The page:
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Adoption Tax Credit
Adoption is a very pricey undertaking that a couple or family could ever take. Because of this, thousands of couples out there who wish to adopt tend to back out from their adoption plans and rather stay hopeless of owning a child whom they can call as their own. To make these couples happy, certain Acts were created to make adoption affordable, and perhaps one of the most well-known financial assistance ever created was the Adoption Tax Credit.
The Adoption Tax Credit is in the first place a tax law provision that is deemed only applicable to the middle income families. It is complicated though, but many have agreed that it is a valuable benefit for families and couples who wish to adopt.
On the most basic, the Adoption Tax Credit is an amount subtracted from your tax liability. It was developed and made available for adopting families for the year following the year in which the expenses are paid. So it then follows that the taxpayer who paid the qualifying overheads in the current year for certain adoption purposes may then be entitled to claim the adoption tax credit on the current year return. It is important, however, to note that the adoption tax credit is not considered available for any of the refunded costs.
What the Adoption Tax Credit Covers?
To fully understand the nature of the Adoption Tax Credit law, it is wise to know what this financial aid covers and how it works with the other incentives like the most known benefits for employer-paid adoption. Note and understand the following:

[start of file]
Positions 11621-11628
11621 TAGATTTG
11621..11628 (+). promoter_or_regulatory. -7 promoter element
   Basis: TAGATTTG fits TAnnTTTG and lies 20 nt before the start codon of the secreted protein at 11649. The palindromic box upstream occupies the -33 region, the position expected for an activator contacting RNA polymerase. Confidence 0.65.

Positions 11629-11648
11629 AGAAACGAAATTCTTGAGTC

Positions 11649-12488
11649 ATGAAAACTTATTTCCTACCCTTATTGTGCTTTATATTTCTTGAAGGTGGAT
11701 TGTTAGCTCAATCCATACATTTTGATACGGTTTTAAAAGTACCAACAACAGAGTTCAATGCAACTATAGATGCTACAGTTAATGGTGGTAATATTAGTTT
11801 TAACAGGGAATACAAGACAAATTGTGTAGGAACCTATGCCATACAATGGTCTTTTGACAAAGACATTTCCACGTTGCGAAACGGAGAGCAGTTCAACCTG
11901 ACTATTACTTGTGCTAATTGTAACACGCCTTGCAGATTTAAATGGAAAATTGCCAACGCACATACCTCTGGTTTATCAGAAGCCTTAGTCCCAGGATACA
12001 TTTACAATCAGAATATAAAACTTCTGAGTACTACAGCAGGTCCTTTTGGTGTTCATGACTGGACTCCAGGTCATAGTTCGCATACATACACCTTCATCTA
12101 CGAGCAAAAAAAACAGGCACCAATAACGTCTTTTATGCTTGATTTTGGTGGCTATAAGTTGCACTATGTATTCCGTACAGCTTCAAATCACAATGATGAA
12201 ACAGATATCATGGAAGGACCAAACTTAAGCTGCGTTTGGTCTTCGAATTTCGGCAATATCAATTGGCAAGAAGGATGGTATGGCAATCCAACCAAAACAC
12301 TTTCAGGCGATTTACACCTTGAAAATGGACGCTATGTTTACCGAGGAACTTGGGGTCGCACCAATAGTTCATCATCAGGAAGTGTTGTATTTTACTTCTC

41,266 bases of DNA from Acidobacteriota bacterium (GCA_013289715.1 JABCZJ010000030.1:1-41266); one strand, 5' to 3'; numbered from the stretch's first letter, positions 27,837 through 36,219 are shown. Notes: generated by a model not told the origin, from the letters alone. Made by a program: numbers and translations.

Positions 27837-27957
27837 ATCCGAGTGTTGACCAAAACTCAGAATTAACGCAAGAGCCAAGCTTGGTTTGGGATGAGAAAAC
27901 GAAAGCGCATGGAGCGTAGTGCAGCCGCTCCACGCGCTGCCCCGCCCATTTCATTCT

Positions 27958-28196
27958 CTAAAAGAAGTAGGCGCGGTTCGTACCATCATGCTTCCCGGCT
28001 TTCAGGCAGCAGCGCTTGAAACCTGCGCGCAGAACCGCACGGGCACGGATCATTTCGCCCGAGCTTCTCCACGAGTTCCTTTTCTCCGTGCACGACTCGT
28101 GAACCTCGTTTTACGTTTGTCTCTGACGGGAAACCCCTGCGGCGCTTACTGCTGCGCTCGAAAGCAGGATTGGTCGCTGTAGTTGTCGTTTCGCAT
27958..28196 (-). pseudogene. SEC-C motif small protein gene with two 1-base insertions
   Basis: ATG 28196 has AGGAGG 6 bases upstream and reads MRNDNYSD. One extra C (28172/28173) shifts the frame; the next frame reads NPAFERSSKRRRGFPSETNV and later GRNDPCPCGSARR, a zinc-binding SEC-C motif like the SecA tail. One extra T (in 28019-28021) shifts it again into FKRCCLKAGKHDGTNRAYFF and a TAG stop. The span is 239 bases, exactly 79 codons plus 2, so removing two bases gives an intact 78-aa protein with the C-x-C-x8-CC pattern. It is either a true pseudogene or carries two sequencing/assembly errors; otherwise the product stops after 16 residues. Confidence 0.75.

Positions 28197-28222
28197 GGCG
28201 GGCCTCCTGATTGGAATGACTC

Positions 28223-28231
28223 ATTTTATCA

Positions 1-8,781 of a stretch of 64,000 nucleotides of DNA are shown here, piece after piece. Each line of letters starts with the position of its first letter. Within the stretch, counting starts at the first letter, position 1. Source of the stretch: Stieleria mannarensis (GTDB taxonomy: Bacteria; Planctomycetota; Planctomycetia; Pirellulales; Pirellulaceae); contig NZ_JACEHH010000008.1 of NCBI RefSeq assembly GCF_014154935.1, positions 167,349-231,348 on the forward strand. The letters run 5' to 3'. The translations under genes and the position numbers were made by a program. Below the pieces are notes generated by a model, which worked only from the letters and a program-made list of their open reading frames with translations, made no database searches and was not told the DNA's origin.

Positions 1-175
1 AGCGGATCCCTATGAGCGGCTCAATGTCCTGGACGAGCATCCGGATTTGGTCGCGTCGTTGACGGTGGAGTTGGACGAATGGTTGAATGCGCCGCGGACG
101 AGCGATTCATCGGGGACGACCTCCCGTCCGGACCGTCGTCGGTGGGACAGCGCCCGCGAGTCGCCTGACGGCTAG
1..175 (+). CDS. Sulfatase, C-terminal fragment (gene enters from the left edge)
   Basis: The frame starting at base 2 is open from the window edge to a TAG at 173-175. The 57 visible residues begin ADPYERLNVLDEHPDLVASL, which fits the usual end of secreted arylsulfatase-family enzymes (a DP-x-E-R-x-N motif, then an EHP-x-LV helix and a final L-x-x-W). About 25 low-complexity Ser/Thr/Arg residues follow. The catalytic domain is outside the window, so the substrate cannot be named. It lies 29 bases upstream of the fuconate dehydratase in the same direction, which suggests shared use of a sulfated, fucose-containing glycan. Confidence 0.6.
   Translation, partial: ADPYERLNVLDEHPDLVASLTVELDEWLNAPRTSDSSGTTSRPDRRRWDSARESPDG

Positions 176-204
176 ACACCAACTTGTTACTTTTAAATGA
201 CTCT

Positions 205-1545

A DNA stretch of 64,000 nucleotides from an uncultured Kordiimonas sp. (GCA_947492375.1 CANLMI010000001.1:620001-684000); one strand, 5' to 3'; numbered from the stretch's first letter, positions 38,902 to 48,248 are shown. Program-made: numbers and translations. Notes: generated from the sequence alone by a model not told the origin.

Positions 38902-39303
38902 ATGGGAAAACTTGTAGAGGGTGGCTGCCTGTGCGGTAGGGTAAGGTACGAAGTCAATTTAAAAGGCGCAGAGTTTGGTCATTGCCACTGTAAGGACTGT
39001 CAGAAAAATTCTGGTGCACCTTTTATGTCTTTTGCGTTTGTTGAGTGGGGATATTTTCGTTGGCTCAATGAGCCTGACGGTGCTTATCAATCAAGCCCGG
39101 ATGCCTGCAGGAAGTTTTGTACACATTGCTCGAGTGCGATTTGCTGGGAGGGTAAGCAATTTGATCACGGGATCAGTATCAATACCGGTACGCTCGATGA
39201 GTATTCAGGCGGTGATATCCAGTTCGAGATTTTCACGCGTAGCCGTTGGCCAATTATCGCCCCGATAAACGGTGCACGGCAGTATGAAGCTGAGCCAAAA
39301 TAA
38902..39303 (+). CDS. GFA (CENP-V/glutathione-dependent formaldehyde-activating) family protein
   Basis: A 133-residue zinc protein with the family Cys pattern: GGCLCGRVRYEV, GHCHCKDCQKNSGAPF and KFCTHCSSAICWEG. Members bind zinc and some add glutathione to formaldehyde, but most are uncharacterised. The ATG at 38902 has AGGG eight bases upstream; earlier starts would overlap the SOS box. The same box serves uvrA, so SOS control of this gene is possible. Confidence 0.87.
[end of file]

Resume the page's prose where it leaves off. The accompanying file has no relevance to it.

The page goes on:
* In general, the adoption tax credit applies to both domestic and international adoptions. However, the procedure involved in these two main forms of adoption largely differs. On one hand, the adoption tax credit for the international adoptions can be claimed only after the adoption has been finalized. On the other hand, the adoption tax credit for domestic adoptions can be claimed regardless of the fact that the adoption does not go through the finalization process.
* The adoption tax credit law mandates that the amount of about $10,630 is applicable per child, but not per year. This means that even if the taxpayer claims costs paid out over more than a year for a particular adoption, the total credit that he or she is entitled remains $10,630.
* The adoption tax credit law highlights the availability of full credit. However, the full credit is not available for international adoptions. It is only entitled for the domestic special needs adoption even if the qualifying overheads failed to reach that limit.
Qualification of Adoption Expenses and Eligibility of Children
To be able to claim the adoption tax credit, the adoptee should make his or her expenses qualified for the credit. Under the tax code, it is defined that the qualified expenses are those that are reasonable and necessary, as well as those that are associated directly to the legal adoption of an eligible child. This mainly includes the attorney fees, court costs, and the traveling overheads.
Speaking of eligible child, the adoption tax credit law holds that children who are eligible to the credit are those that are under the age of 18, or those who are mentally and physically incapable of caring for themselves. Aside from this, there are certain adoption tax credit rules available for children who have special needs, or those who are US citizens or residents, who cannot be returned to their parents' residence, and those who are probably will not be available for adoption with the absence of assistance due to certain conditions or factors.